It is the rising number of startup companies in the country that has led the government to move ahead with a managed and systematic approach towards entrepreneurship. According to a research by StartupsNepal, a startup forum, the number of startups registering at the Office of the Company Registrar averages five per week at present. This shows that there are lots of self-motivated Nepali youths who aspire to become entrepreneurs. “With the growing entrepreneurship, the number professional third party investors have also been rising over the last few years. There are few incubators, accelerators, venture capitals and private equity to foster the startup ecosystem,” says Kavi Raj Joshi, Founder of StartupsNepal. According to him, difficulties in entering and exiting business have been among the reasons many people are not motivated to start businesses. “Also, tax benefits, subsidies, grants, funds are not available. So, bringing the policy will encourage the entrepreneurs now,” he opines.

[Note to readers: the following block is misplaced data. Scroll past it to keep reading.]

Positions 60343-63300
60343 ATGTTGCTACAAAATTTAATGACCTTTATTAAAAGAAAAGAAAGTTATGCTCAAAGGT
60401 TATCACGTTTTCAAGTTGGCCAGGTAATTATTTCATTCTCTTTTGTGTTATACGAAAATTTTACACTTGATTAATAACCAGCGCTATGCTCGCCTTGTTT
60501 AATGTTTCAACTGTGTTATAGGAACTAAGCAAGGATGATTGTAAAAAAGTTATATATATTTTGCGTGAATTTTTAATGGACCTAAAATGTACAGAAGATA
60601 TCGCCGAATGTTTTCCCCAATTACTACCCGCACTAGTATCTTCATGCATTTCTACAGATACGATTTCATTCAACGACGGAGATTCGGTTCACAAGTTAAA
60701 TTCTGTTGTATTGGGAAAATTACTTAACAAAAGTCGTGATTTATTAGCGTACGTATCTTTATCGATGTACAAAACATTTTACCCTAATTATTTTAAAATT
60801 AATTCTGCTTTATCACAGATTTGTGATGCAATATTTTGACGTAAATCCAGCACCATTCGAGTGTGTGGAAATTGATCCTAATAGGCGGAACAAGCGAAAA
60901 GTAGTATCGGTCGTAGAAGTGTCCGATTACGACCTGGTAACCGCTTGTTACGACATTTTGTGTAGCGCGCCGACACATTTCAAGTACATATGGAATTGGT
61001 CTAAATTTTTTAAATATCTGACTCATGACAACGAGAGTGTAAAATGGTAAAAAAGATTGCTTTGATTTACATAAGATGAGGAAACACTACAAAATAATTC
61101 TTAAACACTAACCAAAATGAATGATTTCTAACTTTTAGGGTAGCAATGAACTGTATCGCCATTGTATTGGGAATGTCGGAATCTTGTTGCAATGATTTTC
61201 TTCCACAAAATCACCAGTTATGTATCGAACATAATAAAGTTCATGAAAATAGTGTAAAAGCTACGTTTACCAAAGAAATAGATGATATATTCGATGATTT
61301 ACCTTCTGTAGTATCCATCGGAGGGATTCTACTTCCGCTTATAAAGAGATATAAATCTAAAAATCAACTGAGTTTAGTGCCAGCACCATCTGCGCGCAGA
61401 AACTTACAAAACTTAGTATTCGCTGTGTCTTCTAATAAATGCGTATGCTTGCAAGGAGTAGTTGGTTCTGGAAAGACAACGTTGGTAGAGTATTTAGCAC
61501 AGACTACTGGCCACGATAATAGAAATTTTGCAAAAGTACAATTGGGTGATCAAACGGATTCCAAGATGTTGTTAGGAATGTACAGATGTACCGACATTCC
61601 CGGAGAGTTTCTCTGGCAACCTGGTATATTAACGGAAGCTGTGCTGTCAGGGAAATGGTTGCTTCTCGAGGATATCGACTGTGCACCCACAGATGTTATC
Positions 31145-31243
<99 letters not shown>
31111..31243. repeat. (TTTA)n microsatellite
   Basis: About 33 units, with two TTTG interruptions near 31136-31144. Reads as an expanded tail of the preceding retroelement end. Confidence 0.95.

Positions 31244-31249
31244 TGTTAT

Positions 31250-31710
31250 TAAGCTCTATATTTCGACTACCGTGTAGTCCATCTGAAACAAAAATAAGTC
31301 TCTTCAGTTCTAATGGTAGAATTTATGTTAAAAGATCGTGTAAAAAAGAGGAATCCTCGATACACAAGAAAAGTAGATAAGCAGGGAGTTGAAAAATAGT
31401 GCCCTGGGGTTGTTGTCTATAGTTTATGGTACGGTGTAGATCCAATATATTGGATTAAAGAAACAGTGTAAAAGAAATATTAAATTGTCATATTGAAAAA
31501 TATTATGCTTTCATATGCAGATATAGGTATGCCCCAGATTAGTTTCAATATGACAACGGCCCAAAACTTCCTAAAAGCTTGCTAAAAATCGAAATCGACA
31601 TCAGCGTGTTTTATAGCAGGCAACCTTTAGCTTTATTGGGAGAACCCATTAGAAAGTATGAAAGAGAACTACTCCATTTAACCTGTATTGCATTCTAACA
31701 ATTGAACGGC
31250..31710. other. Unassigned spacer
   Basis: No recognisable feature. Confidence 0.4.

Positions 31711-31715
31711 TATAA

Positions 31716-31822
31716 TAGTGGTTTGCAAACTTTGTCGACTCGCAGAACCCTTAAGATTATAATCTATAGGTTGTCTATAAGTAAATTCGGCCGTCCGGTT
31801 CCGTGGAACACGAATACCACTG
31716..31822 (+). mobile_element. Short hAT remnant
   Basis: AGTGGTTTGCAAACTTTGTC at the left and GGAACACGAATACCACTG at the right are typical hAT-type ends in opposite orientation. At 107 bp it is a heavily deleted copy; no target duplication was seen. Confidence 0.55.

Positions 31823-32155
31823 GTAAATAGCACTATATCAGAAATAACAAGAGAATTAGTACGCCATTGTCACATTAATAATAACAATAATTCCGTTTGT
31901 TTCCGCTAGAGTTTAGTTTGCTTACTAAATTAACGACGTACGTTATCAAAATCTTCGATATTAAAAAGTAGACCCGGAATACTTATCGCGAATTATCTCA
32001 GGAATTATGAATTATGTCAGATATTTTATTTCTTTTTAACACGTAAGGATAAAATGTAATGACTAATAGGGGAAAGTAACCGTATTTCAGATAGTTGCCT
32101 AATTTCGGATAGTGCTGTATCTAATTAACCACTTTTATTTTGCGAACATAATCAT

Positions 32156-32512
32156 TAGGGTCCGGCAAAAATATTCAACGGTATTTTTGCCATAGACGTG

Minister Joshi says that the Startup Policy 2017 aims to value the entrepreneurial ideas and help the startups with the much needed resources. He mentions that the government will proactively move hand in hand with the private sector for the promotion of startups. “We are also planning to introduce a curriculum related to entrepreneurship at the secondary school level. We will design a course for it and are currently discussing with the Ministry of Education in this regard," he informs.
Meanwhile, National Startup Committee Coordinator Aryal says that the committee has been trying to address the problems startups generally face. He mentions that the draft of the policy will be further enhanced by the time it is finalised. “This is the first draft of the policy. There certainly are rooms for revision,” says Aryal.